In most of the discussion around OpenFlow the market seems infatuated with trying to identify the VMware of networking. This makes for splashy headlines but is a flawed analogy. What is really needed before that concept can take hold is the Linux of networking. I am sure that that won’t be the network operating systems from the major vendors, including Cisco’s NX-OS, Juniper’s JUNOS (s jnpr), or Arista’s EOS.
All of this virtualized software is great, but let’s show some respect to the physical layer. Web-scale data centers still need switches — big, dense switches to connect servers. Interop was the coming-out party for OpenFlow, and the number of vendors that showed up for the OpenFlow Lab at Interop this year was impressive. Cisco and Arista were conspicuously absent. Not surprising, since the whole concept behind OpenFlow — taking the control plane and routing computation physically out of the router — is a scary thought for them.
I suspect the next shoe to drop is that the networking industry gets Open Computed. It is inevitable that an open-source hardware architecture for the large chassis switch gets released, likely driven by a consortium of large customers. When combined with the external software control enabled by OpenFlow, this will really shake things up. Once this happens, it will be akin to the shift that took place in the server and database layers in the transition from Web 1.0 to Web 2.0. Early large-scale websites were built with Sun servers and Oracle (s orcl) databases, while today commodity servers and open-source databases are the norm in many environments.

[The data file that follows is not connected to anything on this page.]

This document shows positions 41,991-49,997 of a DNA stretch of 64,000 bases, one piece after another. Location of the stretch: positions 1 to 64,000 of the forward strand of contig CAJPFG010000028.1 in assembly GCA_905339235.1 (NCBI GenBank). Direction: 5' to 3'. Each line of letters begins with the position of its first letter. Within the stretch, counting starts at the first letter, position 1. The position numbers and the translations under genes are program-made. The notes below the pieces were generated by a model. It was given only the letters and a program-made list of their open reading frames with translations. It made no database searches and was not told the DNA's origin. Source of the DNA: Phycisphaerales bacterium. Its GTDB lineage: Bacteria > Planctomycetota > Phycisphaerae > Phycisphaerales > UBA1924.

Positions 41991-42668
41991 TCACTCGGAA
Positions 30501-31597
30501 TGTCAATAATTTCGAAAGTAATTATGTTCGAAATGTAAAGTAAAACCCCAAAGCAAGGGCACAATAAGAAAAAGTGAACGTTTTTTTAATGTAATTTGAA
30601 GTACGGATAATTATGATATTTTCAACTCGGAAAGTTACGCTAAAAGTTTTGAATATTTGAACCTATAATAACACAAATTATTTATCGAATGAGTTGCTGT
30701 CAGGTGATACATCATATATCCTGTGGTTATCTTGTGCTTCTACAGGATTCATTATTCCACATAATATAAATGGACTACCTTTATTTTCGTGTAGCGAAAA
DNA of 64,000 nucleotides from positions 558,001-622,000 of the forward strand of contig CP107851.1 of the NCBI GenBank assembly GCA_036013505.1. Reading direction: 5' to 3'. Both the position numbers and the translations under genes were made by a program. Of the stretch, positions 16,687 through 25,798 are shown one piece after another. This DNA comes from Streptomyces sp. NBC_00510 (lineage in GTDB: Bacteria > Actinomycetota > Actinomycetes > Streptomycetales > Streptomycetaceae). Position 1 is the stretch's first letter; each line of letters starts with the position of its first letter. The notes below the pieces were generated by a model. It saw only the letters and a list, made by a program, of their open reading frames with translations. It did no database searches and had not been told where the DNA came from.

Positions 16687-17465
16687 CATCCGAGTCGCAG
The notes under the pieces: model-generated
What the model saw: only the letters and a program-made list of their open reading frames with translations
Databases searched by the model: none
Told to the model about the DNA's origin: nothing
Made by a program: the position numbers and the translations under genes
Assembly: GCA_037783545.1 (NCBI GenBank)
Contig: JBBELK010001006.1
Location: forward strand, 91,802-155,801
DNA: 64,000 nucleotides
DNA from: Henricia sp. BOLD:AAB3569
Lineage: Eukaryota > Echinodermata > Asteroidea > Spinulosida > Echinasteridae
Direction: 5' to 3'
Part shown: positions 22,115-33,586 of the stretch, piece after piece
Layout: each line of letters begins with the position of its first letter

Hurry up and wait
While the disruptions coming to the networking industry are real, it is important not to overhype the speed at which they will take place. These transitions take time, lots of time; Cisco and Juniper are amazing companies, full of world-class technologists and with massive installed bases of customers. They are not going out of business tomorrow because of OpenFlow, nor are they going to sit idly on the sidelines. This isn’t the first time a new technology emerged that purported to be a major threat to Cisco’s dominance. MPLS is a good example of a technology that was supposed to do serious damage to Cisco but that it ultimately embraced and came to lead.
It has been exciting to see networking back in the spotlight again, and I suspect the next year will be even more exciting and dynamic. Two promising startups, Big Switch and Vcider, launched this week at Structure 2011, and a number of others are still percolating in stealth mode.
Perhaps the most exciting promise of the software-defined networking movement is simply that it will increase the velocity of innovation in the industry. As the promise of these new technologies is delivered in the next 12–24 months, they will find use cases that are not restricted to the largest web properties but reach into other applications, including network security and potentially all the way down into the enterprise wiring closet. It has the potential to disrupt and reshape the industry. This means networking is cool again.
Alex Benik is a principal at Battery Ventures.